I am not what you might call an avid bird-watcher, so spare yourselves the effort of picturing yours truly prowling about the pine forests, attired in khaki shirt, cargo pants and solar topee, with a pair of binoculars hanging around my neck, a pencil behind my ear, and my hands, sweaty with the excitement of the chase, clasping a spiral notebook. I am not that man.
Still, I do possess a modicum of interest in our feathered friends, and have always been somewhat keen on trying to identify birds by their song (or calls or hoots, as the case may be). A few nights this past week, when I took Daisy, the official dog of Paco Enterprises, into the front yard for her evening constitutional, I heard a couple of birds calling to one another from a stand of pines on the other side of a field that faces our house. At first, I imagined that they were whippoorwills, but then, quickly recollecting that I wasn't, in fact, sure I had ever heard a whippoorwill, I went to the internet and discovered, after a few minutes on YouTube among audios of whippoorwill recordings, that I was on the wrong track. I feared that I was at the beginning of a long journey of discovery, but, after about 15 minutes, finally got the bird...that is to say, I uncovered the identity of the mystery bird.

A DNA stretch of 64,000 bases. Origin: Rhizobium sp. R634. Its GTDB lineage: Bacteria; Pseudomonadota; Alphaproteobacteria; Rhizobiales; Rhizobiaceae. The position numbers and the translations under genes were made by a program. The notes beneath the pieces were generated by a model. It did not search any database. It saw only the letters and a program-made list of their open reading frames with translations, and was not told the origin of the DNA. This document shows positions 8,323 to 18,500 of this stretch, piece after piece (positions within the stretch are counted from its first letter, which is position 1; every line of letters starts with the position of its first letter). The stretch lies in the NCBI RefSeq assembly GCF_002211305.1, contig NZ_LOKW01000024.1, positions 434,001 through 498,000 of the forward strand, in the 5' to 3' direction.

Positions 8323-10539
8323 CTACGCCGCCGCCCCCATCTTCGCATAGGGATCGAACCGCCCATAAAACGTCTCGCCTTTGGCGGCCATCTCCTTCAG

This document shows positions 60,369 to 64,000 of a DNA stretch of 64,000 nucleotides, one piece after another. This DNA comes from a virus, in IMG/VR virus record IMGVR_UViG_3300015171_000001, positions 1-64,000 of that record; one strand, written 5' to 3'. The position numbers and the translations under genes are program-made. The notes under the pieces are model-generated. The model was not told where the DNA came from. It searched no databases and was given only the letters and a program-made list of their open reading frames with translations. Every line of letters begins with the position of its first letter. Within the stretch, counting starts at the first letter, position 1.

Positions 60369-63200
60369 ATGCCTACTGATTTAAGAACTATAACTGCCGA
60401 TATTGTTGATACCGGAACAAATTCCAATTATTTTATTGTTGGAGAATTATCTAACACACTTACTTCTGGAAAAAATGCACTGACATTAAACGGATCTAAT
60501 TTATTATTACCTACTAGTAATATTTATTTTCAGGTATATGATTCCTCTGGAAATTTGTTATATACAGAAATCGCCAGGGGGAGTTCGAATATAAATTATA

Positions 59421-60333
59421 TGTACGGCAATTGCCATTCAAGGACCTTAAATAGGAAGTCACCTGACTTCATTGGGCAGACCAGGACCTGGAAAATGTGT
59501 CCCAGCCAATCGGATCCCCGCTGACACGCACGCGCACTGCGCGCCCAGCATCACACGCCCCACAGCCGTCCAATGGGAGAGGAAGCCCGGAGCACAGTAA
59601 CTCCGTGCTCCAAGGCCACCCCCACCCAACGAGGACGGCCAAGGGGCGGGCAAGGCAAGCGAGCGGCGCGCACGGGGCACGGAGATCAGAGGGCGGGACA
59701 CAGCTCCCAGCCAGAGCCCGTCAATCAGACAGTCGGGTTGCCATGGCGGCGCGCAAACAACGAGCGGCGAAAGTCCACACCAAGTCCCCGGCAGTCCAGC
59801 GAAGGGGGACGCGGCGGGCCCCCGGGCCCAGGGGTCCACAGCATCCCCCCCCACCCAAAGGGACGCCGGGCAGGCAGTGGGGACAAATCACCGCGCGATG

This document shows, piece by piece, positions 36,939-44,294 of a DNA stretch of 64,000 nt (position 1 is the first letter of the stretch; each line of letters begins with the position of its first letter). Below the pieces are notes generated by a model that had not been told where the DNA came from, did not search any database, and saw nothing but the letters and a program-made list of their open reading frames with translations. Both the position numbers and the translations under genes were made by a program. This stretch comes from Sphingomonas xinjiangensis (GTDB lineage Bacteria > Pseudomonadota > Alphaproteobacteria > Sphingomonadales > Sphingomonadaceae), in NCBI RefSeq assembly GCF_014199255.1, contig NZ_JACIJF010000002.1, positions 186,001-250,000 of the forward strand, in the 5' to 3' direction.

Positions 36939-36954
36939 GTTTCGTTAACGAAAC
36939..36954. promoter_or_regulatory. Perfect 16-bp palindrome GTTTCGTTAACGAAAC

It turns out to be something called a chuck-will's-widow. It is, like the whippoorwill, a member of the nightjar family, and has a distinctive call...
Case closed. Call your next case.